Desperate Modi govt, clutching on straws: Congress on SBI moving SC on electoral bonds

The Congress on Tuesday attacked the Centre over the State Bank of India moving the Supreme Court to seek more time to disclose electoral bond details, alleging that the Modi government is using the largest bank of the country as a shield to hide its "dubious dealings".
Congress on State Bank of India's plea in the Supreme Court
Congress on State Bank of India's plea in the Supreme Court

New Delhi | The Congress on Tuesday attacked the Centre over the State Bank of India moving the Supreme Court to seek more time to disclose electoral bond details, alleging that the Modi government is using the largest bank of the country as a shield to hide its "dubious dealings".

The State Bank of India (SBI) on Monday moved the Supreme Court seeking an extension till June 30 to disclose details of each electoral bond encashed by political parties. In its verdict last month, the top court directed the SBI to furnish the details to the poll panel by March 6.

Congress president Mallikarjun Kharge said the Congress' position on the electoral bonds scheme is that it is "opaque, undemocratic and destroyed the level playing field".

"Modi government is using the largest bank of our country as a shield to hide its dubious dealings through Electoral Bonds," he said.

No less than the Supreme Court of India had struck down Modi government's "black money conversion scheme" of Electoral Bonds, holding it "unconstitutional", "violative of RTI" and "illegal" and asking SBI to furnish donor details by March 6, he said.

"But the BJP wants it to be done after Lok Sabha elections. The tenure of this Lok Sabha will end on 16th June and SBI wants to share the data by 30th June," Kharge said.

The BJP is the main beneficiary of this "fraudulent scheme", he alleged.

"Isn't the government conveniently hiding the BJP's shady dealings where contracts of highways, ports, airports, power plants etc. were handed over to Prime Minister Narendra Modi's cronies in lieu of these opaque electoral bonds," he asked.

"Experts say that the 44,434 automated data entries of donors can be divulged and matched in just 24 hours. Why does the SBI then need 4 more months to collate this information?" he said.

"Congress party was crystal clear that the Electoral Bonds scheme was opaque, undemocratic and destroyed level playing field. But the Modi government, PMO and FM bulldozed every institution - RBI, Election Commission, Parliament and Opposition to fill BJP's coffers," Kharge alleged.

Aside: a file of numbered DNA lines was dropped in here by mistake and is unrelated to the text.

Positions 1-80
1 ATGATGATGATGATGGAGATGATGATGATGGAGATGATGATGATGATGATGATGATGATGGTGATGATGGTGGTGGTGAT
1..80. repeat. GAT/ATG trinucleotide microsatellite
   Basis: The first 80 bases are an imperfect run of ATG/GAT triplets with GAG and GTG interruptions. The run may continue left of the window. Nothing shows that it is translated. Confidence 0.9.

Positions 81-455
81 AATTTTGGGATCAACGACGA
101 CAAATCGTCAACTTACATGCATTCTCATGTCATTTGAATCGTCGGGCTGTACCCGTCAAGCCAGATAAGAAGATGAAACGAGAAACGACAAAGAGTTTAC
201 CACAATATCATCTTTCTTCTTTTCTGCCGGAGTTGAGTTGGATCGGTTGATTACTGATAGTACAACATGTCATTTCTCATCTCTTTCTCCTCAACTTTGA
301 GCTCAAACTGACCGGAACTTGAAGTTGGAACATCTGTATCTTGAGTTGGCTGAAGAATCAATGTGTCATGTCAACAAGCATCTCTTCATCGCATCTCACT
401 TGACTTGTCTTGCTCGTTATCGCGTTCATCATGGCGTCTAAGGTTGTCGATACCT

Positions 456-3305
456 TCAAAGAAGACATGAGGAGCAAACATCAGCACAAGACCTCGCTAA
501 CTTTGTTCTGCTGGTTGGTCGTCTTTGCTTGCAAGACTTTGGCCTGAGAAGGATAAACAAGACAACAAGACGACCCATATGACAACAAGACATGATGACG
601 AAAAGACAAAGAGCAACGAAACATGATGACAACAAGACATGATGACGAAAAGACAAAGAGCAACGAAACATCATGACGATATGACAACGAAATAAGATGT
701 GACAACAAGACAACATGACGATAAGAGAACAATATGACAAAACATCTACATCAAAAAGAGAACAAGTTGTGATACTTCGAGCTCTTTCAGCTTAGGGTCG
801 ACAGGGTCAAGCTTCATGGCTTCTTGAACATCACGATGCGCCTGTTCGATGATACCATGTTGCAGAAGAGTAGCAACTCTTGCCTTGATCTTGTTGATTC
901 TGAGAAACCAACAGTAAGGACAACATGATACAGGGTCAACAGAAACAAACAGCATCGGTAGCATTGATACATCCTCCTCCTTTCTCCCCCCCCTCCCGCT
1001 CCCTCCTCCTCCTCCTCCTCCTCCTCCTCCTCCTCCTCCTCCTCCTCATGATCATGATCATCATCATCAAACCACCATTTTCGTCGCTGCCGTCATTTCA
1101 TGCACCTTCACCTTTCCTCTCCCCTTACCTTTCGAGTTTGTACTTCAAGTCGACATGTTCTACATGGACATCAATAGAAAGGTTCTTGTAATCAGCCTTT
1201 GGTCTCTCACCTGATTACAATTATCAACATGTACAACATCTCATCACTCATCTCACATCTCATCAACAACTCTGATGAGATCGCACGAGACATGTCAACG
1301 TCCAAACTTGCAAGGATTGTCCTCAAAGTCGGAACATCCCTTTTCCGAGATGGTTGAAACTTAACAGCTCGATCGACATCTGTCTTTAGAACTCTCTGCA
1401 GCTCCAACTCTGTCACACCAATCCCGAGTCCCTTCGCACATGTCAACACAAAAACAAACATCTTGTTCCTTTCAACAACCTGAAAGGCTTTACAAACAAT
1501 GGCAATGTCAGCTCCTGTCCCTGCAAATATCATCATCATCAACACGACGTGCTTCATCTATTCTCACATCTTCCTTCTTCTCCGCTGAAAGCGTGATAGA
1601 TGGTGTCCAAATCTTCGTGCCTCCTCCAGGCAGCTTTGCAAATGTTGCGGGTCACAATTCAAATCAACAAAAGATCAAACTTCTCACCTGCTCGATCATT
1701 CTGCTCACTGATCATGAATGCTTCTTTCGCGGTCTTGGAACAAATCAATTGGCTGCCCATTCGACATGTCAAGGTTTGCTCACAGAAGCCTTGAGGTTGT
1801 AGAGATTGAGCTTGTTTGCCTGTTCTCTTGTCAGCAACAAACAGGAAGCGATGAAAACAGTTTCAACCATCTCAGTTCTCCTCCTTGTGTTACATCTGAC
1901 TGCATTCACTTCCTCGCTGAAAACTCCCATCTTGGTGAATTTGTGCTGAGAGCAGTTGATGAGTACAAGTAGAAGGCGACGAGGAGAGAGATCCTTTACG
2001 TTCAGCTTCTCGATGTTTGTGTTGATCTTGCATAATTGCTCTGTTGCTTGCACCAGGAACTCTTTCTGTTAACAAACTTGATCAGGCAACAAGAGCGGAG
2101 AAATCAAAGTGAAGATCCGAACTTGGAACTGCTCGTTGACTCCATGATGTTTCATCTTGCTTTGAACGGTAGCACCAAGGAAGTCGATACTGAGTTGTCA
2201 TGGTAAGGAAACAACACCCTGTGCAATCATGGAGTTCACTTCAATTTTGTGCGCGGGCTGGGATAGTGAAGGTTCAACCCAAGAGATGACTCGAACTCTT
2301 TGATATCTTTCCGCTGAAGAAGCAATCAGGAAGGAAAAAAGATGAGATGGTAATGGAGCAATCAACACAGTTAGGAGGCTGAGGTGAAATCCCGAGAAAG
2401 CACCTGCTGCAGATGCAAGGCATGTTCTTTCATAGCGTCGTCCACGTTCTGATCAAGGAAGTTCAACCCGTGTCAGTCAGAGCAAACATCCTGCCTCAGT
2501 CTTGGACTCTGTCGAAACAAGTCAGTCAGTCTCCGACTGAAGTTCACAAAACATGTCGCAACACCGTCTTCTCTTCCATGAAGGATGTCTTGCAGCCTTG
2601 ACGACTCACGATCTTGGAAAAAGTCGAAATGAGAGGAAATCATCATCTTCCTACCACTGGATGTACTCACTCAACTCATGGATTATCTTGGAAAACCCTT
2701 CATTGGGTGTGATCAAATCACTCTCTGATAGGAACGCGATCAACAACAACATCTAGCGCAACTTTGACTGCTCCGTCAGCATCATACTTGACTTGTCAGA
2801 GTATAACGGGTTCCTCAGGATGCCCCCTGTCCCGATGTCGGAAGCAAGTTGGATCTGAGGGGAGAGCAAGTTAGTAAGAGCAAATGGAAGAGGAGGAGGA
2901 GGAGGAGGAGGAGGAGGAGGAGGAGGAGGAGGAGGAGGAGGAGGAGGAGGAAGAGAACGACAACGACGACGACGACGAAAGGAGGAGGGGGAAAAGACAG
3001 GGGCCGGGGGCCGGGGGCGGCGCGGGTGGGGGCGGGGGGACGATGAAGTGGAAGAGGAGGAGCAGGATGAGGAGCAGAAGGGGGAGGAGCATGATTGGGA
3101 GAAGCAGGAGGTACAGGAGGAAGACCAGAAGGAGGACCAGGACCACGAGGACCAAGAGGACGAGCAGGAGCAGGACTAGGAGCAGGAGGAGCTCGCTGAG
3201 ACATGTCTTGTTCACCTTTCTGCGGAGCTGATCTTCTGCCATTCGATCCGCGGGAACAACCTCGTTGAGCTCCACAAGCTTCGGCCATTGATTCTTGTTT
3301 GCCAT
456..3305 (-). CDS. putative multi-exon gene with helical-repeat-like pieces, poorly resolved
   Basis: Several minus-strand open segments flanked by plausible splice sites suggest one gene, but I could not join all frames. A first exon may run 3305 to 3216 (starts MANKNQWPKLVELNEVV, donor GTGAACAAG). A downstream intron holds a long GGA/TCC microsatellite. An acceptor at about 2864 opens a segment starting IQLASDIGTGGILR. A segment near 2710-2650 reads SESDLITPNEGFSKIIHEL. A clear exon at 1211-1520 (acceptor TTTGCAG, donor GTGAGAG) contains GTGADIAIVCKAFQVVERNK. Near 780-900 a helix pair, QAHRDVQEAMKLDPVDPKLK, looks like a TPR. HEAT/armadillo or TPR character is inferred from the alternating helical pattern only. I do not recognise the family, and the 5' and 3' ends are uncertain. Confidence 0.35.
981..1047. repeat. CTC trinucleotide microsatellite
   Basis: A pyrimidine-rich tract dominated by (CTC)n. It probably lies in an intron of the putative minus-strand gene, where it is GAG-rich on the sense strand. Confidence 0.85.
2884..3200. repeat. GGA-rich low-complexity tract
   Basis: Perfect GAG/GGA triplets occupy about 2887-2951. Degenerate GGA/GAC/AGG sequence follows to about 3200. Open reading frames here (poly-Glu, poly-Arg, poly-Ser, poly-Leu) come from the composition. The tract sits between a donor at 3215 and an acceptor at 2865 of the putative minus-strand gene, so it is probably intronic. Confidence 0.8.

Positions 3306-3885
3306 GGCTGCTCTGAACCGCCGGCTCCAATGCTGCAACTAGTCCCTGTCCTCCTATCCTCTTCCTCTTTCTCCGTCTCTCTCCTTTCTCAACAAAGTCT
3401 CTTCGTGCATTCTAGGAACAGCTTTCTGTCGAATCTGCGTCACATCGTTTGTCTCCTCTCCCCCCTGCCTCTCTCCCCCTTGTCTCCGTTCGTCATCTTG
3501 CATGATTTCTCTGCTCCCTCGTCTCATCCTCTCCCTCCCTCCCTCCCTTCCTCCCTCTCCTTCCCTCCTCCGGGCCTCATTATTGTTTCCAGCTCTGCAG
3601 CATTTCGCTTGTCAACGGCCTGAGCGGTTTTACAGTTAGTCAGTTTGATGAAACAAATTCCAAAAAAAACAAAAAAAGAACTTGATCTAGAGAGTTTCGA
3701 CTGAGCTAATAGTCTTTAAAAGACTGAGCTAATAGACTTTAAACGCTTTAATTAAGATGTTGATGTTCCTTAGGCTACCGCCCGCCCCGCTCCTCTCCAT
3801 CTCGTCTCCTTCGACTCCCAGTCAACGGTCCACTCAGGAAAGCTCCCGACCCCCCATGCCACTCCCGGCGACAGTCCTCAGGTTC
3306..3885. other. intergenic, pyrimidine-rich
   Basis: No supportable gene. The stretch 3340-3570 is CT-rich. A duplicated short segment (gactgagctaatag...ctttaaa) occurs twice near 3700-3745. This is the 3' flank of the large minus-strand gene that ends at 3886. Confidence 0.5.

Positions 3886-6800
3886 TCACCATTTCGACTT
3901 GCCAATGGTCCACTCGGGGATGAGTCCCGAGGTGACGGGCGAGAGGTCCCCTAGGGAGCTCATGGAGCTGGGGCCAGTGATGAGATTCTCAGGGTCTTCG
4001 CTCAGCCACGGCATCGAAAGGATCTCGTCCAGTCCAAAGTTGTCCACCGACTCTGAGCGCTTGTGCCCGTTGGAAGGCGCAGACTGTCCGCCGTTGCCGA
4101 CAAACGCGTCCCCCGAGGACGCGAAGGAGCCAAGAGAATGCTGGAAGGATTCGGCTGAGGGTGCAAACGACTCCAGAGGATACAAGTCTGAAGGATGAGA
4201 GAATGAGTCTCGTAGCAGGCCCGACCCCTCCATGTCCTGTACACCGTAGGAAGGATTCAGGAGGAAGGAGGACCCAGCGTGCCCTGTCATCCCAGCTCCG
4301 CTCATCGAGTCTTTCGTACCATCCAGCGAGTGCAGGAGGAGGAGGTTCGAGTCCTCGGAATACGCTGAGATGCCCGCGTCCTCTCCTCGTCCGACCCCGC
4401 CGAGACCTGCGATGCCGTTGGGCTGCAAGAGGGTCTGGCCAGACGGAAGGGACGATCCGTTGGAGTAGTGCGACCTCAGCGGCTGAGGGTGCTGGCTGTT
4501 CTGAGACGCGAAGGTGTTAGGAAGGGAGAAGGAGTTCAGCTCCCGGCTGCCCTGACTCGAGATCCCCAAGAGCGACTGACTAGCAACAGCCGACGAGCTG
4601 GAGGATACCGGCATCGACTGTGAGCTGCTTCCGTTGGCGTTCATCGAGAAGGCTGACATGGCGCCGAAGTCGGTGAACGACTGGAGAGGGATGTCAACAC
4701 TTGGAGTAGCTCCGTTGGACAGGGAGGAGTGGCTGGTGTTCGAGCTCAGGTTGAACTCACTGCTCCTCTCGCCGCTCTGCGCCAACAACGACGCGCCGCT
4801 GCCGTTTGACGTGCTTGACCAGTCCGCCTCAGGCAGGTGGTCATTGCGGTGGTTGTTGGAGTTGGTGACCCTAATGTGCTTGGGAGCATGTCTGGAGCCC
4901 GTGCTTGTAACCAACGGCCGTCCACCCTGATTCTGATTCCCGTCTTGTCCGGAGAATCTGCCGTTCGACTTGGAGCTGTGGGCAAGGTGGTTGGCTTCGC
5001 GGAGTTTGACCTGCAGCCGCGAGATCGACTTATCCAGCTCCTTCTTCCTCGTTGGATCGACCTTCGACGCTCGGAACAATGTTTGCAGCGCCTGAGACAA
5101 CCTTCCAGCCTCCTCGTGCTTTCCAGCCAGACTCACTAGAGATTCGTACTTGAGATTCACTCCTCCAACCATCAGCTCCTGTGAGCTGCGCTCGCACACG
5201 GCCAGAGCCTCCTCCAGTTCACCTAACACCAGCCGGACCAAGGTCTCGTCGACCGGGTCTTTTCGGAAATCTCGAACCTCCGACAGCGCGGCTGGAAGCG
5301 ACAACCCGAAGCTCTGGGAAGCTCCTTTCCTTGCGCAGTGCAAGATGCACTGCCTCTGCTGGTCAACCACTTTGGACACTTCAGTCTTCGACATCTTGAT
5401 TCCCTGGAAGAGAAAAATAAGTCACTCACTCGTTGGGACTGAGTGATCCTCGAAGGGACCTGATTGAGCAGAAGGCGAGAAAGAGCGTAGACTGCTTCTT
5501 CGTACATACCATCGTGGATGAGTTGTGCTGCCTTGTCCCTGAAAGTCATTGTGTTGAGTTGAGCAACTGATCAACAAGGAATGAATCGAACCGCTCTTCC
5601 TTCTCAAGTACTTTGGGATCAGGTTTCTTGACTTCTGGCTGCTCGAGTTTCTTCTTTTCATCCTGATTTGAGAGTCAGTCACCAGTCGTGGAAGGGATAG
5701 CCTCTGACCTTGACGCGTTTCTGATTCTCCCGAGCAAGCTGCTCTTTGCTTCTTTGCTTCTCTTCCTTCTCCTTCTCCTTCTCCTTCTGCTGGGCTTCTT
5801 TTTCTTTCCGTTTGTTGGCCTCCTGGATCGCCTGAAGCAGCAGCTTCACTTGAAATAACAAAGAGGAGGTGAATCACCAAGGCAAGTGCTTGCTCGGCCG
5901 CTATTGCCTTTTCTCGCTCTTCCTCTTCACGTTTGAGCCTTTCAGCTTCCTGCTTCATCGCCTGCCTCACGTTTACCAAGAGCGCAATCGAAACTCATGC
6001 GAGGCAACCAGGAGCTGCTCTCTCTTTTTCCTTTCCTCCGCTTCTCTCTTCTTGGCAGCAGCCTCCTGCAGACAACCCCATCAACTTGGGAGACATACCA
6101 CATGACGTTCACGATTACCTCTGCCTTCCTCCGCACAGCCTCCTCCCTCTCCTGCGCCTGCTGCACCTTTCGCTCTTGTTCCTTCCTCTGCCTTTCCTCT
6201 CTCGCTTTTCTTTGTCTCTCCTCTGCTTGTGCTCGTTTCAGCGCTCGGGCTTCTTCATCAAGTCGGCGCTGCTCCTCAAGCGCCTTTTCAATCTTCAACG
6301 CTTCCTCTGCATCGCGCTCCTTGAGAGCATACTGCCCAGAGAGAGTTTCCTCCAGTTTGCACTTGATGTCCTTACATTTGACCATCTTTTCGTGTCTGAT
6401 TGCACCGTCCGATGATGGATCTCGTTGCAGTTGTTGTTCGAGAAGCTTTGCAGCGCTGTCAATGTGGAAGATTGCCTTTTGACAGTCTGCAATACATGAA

"Now a desperate Modi Govt, clutching on straws, is trying to use SBI to bulldoze the Supreme Court's judgement!" he said.

Congress MP Manish Tewari also hit out at the government and urged the Supreme Court to not allow SBI's plea. "Supreme Court should not allow @TheOfficialSBI to get away with its chicanery on Electoral Bonds," Tewari said on X.

"People before the General Elections must know who got what from whom & whether there was any prima-facie quid pro quo involved?" he said.

The Supreme Court must order lifting of the "corporate veil of SPV's called electoral trusts to reveal the true identity of the donor", Tewari said.

Congress leader Rahul Gandhi had on Monday slammed the government over the issue, terming it a "last-ditch attempt" before the Lok Sabha polls to hide Prime Minister Narendra Modi's "real face".

In a post in Hindi on X, Gandhi had said, "Narendra Modi has put his entire force in order to hide the 'donation business'." "When the Supreme Court has stated that it is the right of the people of the country to know the truth about electoral bonds, then why does the SBI not want this information to be made public before the elections?" the former Congress chief had said.

In an application filed before the top court, SBI contended that retrieval of information from "each silo" and the procedure of matching the information of one silo to that of the other would be a time-consuming exercise.

The plea submitted that due to stringent measures undertaken to ensure that the identity of the donors was kept anonymous, "decoding" the electoral bonds and matching donors to the donations made would be a complex process.

"It is submitted that the data related to the issuance of the bond and the data related to the redemption of the bond was kept recorded in two different silos. No central database was maintained. This was done to ensure that donors' anonymity would be protected.

"It is submitted that donor details were kept in a sealed cover at the designated branches and all such sealed covers were deposited in the main branch of the applicant bank, which is located in Mumbai," the plea said.

In a landmark judgement that delivered a big blow to the government, the Supreme Court on February 15 annulled the electoral bonds scheme for political funding, saying it violates the Constitutional right to freedom of speech and expression as well as the right to information.

In its verdict months ahead of the Lok Sabha polls, the apex court ordered SBI to disclose to the Election Commission the names of the contributors to the six-year-old scheme.

A five-judge Constitution bench headed by Chief Justice D Y Chandrachud directed that the SBI must disclose details of each electoral bond encashed by political parties. The information should include the date of encashment and the denomination of the bonds and be submitted to the poll panel by March 6.

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